The various currently known and potential future applications of Blockchain and Distributed Ledger Technologies (DLT) relate to Swiss financial market law in many different ways. As part of our series regarding the Swiss Federal Council report of 14 December 2018 we outline in our second blog article potential issues and any need for action with regard to the Financial Institutions Act (FinIA) and the Financial Services Act (FinSA). Authors: Darko Stefanoski, Ricardo Schlatter, Orkan Sahin, Dennis Herth
On 15 June 2018, the Parliament adopted the FinIA together with the FinSA. Both regulations have a broad impact on Switzerland’s regulatory landscape and will become effective as of January 2020. On 24 October 2018, the Federal Council started the consultation on the three ordinances which contain the implementing provisions for FinIA and FinSA. The consultation procedure will last until 6 February 2019 and the final versions of the three ordinances are expected to be published in the third quarter of 2019.
Based on the currently available regulatory guidance, this blog briefly analyzes the impact of Blockchain DLT based business models of financial institutions.
Legal situation of Blockchain- and DLT-based business models in accordance with FinIA
FinIA sets out the requirements applicable to the organization and the activities of financial institutions, namely to portfolio managers, managers of collective investments, fund management companies and securities firms. One may ask to what extent FinIA is applicable to Blockchain – and DLT- based business models and whether such application is appropriate. In particular, it should be clarified whether issuing tokens or trading with tokens requires an authorisation as a securities firm. Further, token management services are ultimately conceivable, which raises the question of whether an authorisation as a portfolio manager might be required.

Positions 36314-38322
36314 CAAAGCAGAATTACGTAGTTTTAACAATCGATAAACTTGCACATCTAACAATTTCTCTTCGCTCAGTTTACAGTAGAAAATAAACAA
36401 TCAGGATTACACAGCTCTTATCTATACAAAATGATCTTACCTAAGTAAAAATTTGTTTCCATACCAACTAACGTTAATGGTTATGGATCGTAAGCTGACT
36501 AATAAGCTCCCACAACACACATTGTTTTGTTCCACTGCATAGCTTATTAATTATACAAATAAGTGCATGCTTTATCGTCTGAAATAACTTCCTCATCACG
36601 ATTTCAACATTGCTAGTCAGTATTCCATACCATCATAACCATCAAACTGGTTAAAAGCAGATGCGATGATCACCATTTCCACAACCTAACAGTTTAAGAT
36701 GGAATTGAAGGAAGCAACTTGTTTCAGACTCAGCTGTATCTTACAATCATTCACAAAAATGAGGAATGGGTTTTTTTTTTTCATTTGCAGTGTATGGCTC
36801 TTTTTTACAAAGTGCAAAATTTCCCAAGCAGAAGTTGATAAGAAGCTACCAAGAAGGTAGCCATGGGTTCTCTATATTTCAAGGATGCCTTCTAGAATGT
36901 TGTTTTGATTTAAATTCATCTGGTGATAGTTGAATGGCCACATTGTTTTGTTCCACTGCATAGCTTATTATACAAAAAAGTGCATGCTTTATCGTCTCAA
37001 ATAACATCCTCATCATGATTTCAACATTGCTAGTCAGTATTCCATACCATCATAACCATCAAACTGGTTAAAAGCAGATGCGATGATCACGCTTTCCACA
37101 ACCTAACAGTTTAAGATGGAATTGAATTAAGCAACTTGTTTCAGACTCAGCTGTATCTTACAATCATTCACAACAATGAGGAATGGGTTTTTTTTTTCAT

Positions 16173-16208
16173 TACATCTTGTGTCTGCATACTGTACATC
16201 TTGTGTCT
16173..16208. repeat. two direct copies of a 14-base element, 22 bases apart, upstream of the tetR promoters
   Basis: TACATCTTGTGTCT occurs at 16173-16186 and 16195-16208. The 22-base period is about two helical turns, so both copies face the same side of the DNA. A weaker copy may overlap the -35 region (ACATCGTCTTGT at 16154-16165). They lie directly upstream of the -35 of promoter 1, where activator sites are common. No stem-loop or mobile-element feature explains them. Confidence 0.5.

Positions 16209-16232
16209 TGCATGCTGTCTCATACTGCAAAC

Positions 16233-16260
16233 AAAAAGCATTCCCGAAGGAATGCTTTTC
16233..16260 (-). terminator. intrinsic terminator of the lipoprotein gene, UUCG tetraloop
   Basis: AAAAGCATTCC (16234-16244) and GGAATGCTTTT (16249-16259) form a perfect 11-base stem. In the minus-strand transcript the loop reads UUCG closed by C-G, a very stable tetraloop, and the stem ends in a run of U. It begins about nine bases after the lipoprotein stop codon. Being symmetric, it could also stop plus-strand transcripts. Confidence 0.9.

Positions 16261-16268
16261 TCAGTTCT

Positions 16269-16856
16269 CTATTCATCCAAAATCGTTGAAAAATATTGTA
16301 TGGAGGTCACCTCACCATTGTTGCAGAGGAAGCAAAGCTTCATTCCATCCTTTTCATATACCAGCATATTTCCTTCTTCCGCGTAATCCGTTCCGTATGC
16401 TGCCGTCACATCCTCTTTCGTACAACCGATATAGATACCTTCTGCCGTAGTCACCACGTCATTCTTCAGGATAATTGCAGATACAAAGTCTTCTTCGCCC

In general, the introduction of FinIA will not lead to any material changes of the current regulation of Blockchain- and DLT-based business models. However, companies involved in Blockchain technology should consider the following FinIA-related points before the act comes into force:
1. Issuing tokens and professional trading with tokens
The FinIA provisions on securities firms essentially correspond to the current provisions on securities dealers in the Federal Stock Exchange Act (SESTA). In accordance with these provisions, any party that trades with securities professionally in its own name for the account of clients is to be considered a securities firm and needs FINMA authorization. Own-account dealers and market makers are also deemed to be securities firms.
The creation of tokens itself does not require an authorization as a securities firm, even if the tokens have the characteristics of securities according to FinSA. The same applies to publicly offering self-issued securities. By contrast, any person that professionally creates derivatives in the form of securities and offers them to the public in the primary market – i.e. derivative firms – requires authorization as a securities firm or as a bank. It must be determined on a case-by-case basis whether tokens are to be classified as derivatives in the form of securities. Further, also a person that professionally underwrites securities issued by third parties and offers them to the public in the primary market needs authorization as a bank or a securities firm.